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    Directors and officers are increasingly exposed to investigations, regulatory enforcement actions and lawsuits which press demand for Directors and Officers Liability Insurance (D&O Insurance). As a result D&O Insurance is increasingly regarded as essential insurance protection for companies’ decision makers. Many directors regard adequate D&O protection as a prerequisite for serving on board.

    Repealed Turkish Commercial Code numbered 6762 of 1956 did not regulate D&O Insurance. With the entry into force of the new Turkish Commercial Code numbered 6102 (Code) in July 2012, a major step was taken for the modernization of Turkish corporate law and introduction of corporate governance reforms. As one of the crucial pillars of this modernization process, D&0 Insurance has been introduced under Article 361 of the Code.

    Article 361 of the Code enables the purchase of D&O Insurance to insure the loss that may be incurred by a joint stock company as a result of directors’ actions.

    D&O Liability Insurance which has been known and frequently applied in the USA, European Countries and Japan since 1930s was also known in Turkey, however, it has been applied very rarely. As stated in the Code’s preamble, the new provision aims at initiating an expansion of D&O Insurance in Turkey.

    This Client Alert aims at presenting a summary explanation of D&O Insurance in light of the newly adopted provision of the Code.

    Drivers of D&O Insurance

    Drivers of D&O Insurance • Professionalism as an added value

    The main reason underlying the need for D&O Insurance is to enable members of board of directors and other senior officers to render strategic decisions and take risks according to the information being provided to them at the time of decision without being exposed to threat of personal liability. Thus the companies can encourage the most skilful, knowledgeable and reasonable directors and officers to work with them. It is widely accepted that D&O Insurance has an effective role on composing a board of directors consisting of directors and officers who are professionals and bear sense of responsibility and appropriate skills for the nature of the work.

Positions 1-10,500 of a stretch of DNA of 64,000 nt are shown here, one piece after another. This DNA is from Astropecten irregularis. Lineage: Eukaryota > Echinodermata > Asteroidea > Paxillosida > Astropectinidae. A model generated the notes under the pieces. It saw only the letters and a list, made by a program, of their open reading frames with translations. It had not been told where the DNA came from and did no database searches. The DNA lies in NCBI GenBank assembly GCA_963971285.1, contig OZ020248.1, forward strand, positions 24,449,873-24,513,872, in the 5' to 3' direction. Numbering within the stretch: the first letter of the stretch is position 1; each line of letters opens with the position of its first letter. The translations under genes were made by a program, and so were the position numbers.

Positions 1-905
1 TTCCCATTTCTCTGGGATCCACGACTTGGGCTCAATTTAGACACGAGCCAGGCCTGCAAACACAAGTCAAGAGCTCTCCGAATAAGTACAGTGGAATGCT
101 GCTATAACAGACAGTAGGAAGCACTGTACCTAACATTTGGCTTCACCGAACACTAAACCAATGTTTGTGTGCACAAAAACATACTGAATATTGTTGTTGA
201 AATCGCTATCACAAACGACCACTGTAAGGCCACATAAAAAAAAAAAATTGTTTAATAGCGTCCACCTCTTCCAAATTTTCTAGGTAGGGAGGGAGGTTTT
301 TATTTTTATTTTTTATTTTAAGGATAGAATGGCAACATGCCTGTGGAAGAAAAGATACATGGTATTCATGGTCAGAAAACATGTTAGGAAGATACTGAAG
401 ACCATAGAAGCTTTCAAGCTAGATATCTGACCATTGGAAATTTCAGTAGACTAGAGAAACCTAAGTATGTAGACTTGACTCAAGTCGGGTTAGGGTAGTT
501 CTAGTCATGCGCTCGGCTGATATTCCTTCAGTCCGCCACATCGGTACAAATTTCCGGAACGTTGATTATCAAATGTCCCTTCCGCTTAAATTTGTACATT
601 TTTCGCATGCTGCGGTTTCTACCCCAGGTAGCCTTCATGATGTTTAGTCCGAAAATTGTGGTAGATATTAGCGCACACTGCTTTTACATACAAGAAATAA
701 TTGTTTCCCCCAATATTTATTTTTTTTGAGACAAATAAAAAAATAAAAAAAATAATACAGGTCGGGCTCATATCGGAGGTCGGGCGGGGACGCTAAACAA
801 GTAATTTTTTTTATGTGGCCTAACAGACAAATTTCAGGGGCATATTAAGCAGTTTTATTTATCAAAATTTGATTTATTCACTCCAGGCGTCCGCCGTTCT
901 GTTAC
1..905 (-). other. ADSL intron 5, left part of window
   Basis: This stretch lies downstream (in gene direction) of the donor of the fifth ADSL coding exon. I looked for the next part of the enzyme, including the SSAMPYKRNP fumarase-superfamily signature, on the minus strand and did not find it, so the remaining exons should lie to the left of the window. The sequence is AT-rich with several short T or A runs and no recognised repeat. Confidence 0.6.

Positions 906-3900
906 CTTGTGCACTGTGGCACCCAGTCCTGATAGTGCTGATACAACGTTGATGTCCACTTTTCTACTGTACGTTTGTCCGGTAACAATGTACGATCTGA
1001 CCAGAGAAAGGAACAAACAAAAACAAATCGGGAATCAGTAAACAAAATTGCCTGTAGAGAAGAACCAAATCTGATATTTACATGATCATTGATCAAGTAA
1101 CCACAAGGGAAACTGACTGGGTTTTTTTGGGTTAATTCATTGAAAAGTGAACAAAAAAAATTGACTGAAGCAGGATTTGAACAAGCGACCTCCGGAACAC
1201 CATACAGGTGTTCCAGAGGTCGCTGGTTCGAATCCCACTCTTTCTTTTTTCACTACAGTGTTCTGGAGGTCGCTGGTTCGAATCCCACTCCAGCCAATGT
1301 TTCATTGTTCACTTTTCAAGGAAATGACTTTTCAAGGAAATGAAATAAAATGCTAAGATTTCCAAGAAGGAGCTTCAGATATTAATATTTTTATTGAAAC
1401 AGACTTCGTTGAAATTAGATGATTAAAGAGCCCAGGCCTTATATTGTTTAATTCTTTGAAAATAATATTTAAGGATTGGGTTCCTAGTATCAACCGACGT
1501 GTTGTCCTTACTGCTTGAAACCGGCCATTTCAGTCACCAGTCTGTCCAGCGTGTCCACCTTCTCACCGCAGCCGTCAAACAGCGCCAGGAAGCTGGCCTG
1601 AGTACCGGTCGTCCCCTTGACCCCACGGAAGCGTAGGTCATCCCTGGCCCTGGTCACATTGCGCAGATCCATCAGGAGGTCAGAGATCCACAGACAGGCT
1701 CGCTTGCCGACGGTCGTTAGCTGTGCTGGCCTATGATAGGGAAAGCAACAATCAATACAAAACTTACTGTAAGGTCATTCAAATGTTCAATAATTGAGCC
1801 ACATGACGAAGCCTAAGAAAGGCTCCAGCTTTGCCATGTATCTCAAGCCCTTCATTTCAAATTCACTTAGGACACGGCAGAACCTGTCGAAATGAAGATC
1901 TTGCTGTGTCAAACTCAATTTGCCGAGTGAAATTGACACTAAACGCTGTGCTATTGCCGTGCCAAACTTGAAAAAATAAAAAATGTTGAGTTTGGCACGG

Increased transparency and accountability

    Over the past decade, perceived or actual negligence by corporate leadership resulted in a significant increase in the number of corporate disasters. The need for protection against such disasters is reflected in the Code as corporate governance reforms, which in turn require greater transparency and in some cases heightened accountability for directors.

    Suits Against Directors by Shareholders, the Company itself and Creditors of the Company:

    Simultaneously with the introduction of corporate governance reforms, the legal environment became more plaintiff-friendly at the expense of directors. For instance, Article 553 of the Code expressly states that members of the board of directors and officers are liable for the loss incurred by the shareholders, company and creditors of the company in the event of negligent breach of duties arising out of law or the articles of association of the company.

    The Code allows the establishment of a two-tier board system, which consists of a Management Board bearing the responsibility to manage the company and a Supervisory Board that oversees and appoints the members of the Management Board. If and when Managing Directors breach their duty and such breach results in a financial loss to the company, Supervisory Directors can sue Managing Directors responsible for such loss.